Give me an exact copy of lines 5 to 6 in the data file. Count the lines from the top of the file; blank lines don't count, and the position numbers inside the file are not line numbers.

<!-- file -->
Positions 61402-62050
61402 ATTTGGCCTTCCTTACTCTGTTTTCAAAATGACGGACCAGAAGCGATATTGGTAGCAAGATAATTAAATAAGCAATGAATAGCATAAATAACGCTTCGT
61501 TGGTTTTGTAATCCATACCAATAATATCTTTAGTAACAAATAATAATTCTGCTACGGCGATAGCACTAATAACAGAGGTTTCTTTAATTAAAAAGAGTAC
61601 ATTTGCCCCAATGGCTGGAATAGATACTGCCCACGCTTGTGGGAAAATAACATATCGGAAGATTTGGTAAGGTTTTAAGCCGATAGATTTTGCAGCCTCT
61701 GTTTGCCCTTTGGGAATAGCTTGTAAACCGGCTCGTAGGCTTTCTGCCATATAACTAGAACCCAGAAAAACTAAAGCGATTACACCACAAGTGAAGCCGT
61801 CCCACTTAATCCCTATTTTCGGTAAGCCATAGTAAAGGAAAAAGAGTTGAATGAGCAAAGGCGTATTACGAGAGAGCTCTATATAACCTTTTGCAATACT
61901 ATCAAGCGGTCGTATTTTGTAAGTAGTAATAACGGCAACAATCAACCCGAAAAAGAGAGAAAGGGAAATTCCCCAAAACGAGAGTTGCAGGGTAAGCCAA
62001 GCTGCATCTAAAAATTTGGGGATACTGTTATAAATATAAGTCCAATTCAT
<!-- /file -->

61701 GTTTGCCCTTTGGGAATAGCTTGTAAACCGGCTCGTAGGCTTTCTGCCATATAACTAGAACCCAGAAAAACTAAAGCGATTACACCACAAGTGAAGCCGT
61801 CCCACTTAATCCCTATTTTCGGTAAGCCATAGTAAAGGAAAAAGAGTTGAATGAGCAAAGGCGTATTACGAGAGAGCTCTATATAACCTTTTGCAATACT